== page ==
16-11-02 -- Summary Of Essay Eleven Part Two: Dialectical Wholism -- Full Of Holes




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This is an Introductory Essay, which has been written for those who find the main Essays either too long, or too difficult. It doesn't pretend to be comprehensive since it is simply a summary of the core ideas presented at this site. Most of the supporting evidence and argument found in each of the main Essays has been omitted. Anyone wanting more details, or who would like to examine my arguments in full, should consult the Essay for which this is a summary. [In this particular case, that can be found here.]


As is the case with all my work, nothing here should be read as an attack either on Historical Materialism [HM] -- a theory I fully accept --, or, indeed, on revolutionary socialism. I remain as committed to the self-emancipation of the working class and the dictatorship of the proletariat as I was when I first became a revolutionary nearly thirty years ago.


The difference between Dialectical Materialism [DM] and HM, as I see it, is explained here.

Phrases like "ruling-class theory", "ruling-class view of reality", "ruling-class ideology" (etc.) used at this site (in connection with Traditional Philosophy and DM), aren't meant to suggest that all or even most members of various ruling-classes actually invented these ways of thinking or of seeing the world (although some of them did -- for example, Heraclitus, Plato, Cicero, and Marcus Aurelius). They are intended to highlight theories (or "ruling ideas") that are conducive to, or which rationalise the interests of the various ruling-classes history has inflicted on humanity, whoever invents them. Up until recently this dogmatic approach to knowledge had almost invariably been promoted by thinkers who either relied on ruling-class patronage, or who, in one capacity or another, helped run the system for the elite.**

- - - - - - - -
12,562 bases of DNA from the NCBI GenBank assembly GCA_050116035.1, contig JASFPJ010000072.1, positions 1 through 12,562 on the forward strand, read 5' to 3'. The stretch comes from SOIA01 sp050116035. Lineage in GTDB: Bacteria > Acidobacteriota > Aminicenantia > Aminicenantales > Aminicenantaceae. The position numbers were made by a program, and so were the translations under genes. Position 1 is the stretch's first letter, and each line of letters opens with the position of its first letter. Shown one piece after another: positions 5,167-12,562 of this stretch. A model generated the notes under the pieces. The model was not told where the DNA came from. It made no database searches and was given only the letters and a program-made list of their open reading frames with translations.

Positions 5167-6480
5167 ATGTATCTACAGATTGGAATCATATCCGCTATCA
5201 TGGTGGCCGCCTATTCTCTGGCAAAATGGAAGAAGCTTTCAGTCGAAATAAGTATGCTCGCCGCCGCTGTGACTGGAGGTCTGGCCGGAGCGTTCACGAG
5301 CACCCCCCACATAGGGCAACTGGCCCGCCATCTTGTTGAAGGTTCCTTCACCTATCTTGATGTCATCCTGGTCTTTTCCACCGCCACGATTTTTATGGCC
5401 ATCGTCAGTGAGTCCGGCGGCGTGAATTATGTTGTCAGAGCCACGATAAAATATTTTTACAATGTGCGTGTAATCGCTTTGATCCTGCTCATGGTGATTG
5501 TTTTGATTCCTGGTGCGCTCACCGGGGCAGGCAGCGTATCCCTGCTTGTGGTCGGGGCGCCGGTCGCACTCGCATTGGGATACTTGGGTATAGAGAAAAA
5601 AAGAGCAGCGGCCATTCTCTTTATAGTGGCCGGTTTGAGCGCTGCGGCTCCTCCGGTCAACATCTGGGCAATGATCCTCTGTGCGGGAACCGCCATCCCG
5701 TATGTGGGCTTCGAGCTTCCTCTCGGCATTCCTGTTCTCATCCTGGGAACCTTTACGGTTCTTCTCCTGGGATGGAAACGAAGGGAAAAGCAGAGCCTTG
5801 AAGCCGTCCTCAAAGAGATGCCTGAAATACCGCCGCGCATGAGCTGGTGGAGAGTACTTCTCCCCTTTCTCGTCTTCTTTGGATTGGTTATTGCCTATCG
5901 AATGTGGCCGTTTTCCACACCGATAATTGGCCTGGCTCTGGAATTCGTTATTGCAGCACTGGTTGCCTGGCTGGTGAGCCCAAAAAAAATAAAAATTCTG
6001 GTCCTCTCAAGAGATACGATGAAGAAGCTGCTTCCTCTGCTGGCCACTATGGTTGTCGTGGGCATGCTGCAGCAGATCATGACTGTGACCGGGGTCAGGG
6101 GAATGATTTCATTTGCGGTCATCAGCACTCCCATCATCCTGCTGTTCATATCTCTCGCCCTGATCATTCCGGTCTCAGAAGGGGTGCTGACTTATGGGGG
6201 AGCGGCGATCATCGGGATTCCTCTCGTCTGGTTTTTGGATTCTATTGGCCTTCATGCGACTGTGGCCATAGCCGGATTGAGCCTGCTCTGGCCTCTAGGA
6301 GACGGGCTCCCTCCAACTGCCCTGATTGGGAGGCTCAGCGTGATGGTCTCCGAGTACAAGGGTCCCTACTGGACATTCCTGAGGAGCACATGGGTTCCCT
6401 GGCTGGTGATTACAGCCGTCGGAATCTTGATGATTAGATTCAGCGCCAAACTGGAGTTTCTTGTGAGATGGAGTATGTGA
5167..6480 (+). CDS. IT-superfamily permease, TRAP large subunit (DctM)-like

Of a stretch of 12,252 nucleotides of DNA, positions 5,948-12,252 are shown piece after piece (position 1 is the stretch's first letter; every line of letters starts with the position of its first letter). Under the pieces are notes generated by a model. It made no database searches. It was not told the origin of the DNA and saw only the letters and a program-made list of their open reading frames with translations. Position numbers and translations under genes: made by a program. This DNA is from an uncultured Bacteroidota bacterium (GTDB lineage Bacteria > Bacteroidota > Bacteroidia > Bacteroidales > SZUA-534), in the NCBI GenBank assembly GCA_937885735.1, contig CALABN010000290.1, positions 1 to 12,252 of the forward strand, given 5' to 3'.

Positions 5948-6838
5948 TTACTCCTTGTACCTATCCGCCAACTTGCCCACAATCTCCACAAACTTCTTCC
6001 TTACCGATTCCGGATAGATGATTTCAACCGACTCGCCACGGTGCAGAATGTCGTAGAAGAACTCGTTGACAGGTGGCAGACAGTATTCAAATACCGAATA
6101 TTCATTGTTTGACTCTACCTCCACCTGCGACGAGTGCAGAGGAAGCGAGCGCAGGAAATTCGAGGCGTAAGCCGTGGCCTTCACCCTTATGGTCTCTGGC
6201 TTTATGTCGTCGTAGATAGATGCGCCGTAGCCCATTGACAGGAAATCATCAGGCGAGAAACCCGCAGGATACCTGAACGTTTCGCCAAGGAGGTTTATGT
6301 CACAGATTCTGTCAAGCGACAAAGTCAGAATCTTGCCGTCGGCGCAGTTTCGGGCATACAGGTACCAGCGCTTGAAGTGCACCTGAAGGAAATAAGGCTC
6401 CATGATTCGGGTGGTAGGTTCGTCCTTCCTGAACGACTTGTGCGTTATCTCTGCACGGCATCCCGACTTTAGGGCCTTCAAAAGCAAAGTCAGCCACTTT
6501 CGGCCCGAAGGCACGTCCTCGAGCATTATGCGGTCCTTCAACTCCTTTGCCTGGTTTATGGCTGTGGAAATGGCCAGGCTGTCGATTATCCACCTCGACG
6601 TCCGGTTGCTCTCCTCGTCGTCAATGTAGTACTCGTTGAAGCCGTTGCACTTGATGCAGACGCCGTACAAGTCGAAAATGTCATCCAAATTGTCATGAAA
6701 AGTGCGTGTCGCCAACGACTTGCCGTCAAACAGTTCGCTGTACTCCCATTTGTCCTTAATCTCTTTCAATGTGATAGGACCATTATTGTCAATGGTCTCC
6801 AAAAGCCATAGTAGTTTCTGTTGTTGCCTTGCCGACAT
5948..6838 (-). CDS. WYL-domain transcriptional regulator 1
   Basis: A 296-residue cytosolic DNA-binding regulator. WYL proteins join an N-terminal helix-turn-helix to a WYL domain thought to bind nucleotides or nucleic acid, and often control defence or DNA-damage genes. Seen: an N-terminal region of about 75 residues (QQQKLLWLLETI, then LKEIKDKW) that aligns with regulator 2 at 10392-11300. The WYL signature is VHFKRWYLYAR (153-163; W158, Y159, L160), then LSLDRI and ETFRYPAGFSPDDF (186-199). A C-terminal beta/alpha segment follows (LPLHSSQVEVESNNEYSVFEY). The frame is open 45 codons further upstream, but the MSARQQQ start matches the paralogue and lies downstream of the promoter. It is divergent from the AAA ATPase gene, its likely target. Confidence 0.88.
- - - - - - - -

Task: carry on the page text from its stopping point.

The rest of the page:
However, that will become the central topic of Parts Two and Three of Essay Twelve (when they are published); until then, the reader is directed here, here, and here for more details.


[**Exactly how this applies to DM will, of course, be explained in the other Essays published at this site (especially here, here, and here). In addition to the three links in the previous paragraph, I have summarised the argument (but this time aimed at absolute beginners!) here.]


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1) More Holes Than A Lorry Load Of Swiss Cheese


a) Wholes Less Than The Sum Of Their Parts?


b) 'More' -- Before Or After?


c) Alternative Medicine?


d) Universal Interconnections?


2) Dialectical Biology And Flights Of Fancy


a) The Plane Truth


b) Property Relations


c) Dialectical Soothsayers?


Summary Of My Main Objections To Dialectical Materialism


Abbreviations Used At This Site


Return To The Main Index Page


Contact Me


More Holes Than A Lorry Load OF Swiss Cheese


This Summary takes the results of Essay Eleven Part One for granted.


Wholes Less Than The Sum Of Their Parts?


As we will soon see, DM-holism has more holes in it than a New Labour Iraq Intelligence Dossier.


TAR outlines this doctrine as follows:


"In a dialectical system, the entire nature of the part is determined by its relationships with the other parts and so with the whole. The part makes the whole, and the whole makes the parts…. In this analysis, it is not just the case that the whole is more than the sum of the parts but also that the parts become more than they are individually by being part of a whole…. [F]or dialectical materialists the whole is more than the simple sum of its parts." [Rees (1998), pp.5, 77.]


DM-holism in fact rests on little more than a few trite maxims, such as the following:


G1: The entire nature of a part is determined by its relation with the other parts and with the whole.


G2: The part makes the whole and the whole makes the parts.


G3: The whole is more than the sum of its parts.


G4: Each part becomes more when it is part of a whole than it would otherwise have been (individually) apart from that whole.


Hence we see yet again that allegedly profound truths about nature have been derived from a handful of catch phrases. [On that, see here and here.] Not only do these home-spun proverbs fall apart on examination, they aren't even empirically true. [Many examples where they fail are listed in Essay Eleven Part Two.]


One or two instances of the above will suffice for the purposes of this summary (more will be given below):


(1) Consider a set of non-zero forces aligned in a couple so that their resultant at some point is zero. In this case, each part is greater than the whole (which is zero!), and the whole is equal to, but not greater than the sum of the parts.